From The Zine: Horror

My first horror film was “It”, an ultimately terrible film for a 6-year-old child’s personal development, but I survived the fear of clowns beyond my adolescence. The 90’s horror films that I grew up with had such an eerie playfulness to them; dolls and children’s toys coming to life (Chuckie), little girls falling in love with boy ghosts (Casper), and teenagers taking sordid revenge on each other (Scream) that now as an adult, I crave a slight blend of all those movies in the form of campy concepts, retro soundtracks, and solid metaphors. This month I went to Netflix to check out the latest films— their selection has grown substantially over the years— and narrow it down to three modern films that speak to my spooky needs while offering unique perspectives on some classic themes.

Veronica (2018)

In 1992, Madrid police investigated the mysterious death of a 15-year-old girl who passed away in a hospital shortly after meddling with a Ouija board. The case was never really solved and remains “unexplained” to this day. Veronica is a responsible student and caretaker of her 3 younger siblings while her mother is away at work. After using the ouija board to contact a deceased boyfriend, a demon answers instead and takes over Veronica, wreaking havoc on her health and social life. Part of what makes Veronica so terrifying is its basis on a true story. While that thought alone is creepy enough, it’s the genius 90s tone of the film that I couldn’t help but love: the capitalist convenience of buying a seance kit from a magazine kiosk, wearing 80s oversized baggy t-shirts for comfort, listening to rock music on foam headphones to drown the voices out. Veronica is a film that takes you into early 90s Spain riddled with sunshine,  grunge, adorable children and chain smoking blind nuns.

The Boy (2016)

This film tells the tale of a seemingly sentient doll named Brahms who’s in dire need of a new nanny. His parents, the wealthy elderly Heelshires, live in a mansion in a secluded unnamed town in England. They care for the doll as if it was human, which serves as a coping mechanism for the death of their own son 20 years earlier. When the new nanny Greta violates a list of strict rules, a series of disturbing and inexplicable events bring her worst fears to life, leading her to believe that the doll is alive (let’s cue my childhood Chuckie trauma right there.) With that in mind, a horror movie is never complete without a good twist, and I have to say, the surprise at the end of The Boy is one of the most insane reveals I’ve experienced in a long, long time. This film will test your best guesses while putting you in a strange opinion of playing with dolls as an adult. I advise watching this with a group so you can play a game of “what would you do in that situation?”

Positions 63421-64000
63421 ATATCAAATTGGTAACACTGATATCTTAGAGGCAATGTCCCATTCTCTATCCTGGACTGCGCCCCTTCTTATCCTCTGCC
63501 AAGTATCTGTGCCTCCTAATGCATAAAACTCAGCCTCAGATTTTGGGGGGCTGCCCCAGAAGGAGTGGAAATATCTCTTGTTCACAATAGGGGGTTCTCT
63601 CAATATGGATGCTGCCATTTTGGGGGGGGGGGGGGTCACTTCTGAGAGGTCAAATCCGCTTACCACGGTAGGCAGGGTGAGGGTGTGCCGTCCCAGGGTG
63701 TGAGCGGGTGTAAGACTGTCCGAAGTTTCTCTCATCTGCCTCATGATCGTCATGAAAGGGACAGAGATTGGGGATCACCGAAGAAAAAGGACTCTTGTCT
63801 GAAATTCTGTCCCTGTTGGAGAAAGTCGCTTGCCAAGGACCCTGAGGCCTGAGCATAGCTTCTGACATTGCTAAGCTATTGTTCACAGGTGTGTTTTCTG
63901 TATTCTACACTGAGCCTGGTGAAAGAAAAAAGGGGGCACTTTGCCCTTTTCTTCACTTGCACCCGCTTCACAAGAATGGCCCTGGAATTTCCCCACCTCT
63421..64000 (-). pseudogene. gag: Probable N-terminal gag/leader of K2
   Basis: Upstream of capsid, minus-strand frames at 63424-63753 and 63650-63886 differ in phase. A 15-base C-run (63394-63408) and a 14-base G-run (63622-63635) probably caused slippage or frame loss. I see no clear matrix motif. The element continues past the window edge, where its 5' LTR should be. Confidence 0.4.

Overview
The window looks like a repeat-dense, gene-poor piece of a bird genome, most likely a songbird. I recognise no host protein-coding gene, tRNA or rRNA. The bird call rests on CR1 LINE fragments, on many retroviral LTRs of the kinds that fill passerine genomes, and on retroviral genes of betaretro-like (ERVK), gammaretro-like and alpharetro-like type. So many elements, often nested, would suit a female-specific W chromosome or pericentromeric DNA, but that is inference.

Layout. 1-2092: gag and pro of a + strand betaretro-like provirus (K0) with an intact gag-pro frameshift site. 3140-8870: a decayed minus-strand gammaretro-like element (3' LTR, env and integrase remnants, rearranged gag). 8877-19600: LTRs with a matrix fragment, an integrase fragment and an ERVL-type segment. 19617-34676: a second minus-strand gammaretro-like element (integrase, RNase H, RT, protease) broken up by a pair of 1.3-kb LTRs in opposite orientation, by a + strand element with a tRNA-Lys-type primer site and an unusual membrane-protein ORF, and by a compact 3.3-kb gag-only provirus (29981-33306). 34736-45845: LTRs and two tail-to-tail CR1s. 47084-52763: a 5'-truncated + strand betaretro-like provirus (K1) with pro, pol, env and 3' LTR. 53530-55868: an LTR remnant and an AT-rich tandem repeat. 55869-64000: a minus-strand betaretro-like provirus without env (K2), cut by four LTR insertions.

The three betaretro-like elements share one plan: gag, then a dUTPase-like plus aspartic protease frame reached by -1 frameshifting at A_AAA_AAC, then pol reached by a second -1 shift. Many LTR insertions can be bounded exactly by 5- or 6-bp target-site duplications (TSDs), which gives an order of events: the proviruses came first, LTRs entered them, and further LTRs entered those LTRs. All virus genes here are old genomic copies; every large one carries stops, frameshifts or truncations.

The Haunting of Hill House (2018)

Hill House, “not sane, stood by itself against its hills, holding darkness within; it had stood so for eighty years and might stand for eighty more”, is a new episodic Netflix show that tells the story of the fractured 7-member Crain family confronting haunting memories of their old home and the terrifying events that drove them from it. Flashing between past and present over 10 episodes, it delicately weaves a sense of family trauma, grief, and regret as they deal the the loss of another family suicide at Hill House.  I saw the trailer for this show and initially had doubts that I would like another haunted house story, but this script really took its time establishing relationships between its characters as the horror crept up (meaning I was too emotionally involved with this show to stop watching it… it takes a while for the horror to kick in.) There are a solid 5-7 episodes that stand alone as creepy vignettes or short films, cleverly linking overlapping story lines and hauntings. If you’re a fan of complex timelines, character drama, and vulnerable ghosts then this is the series for you.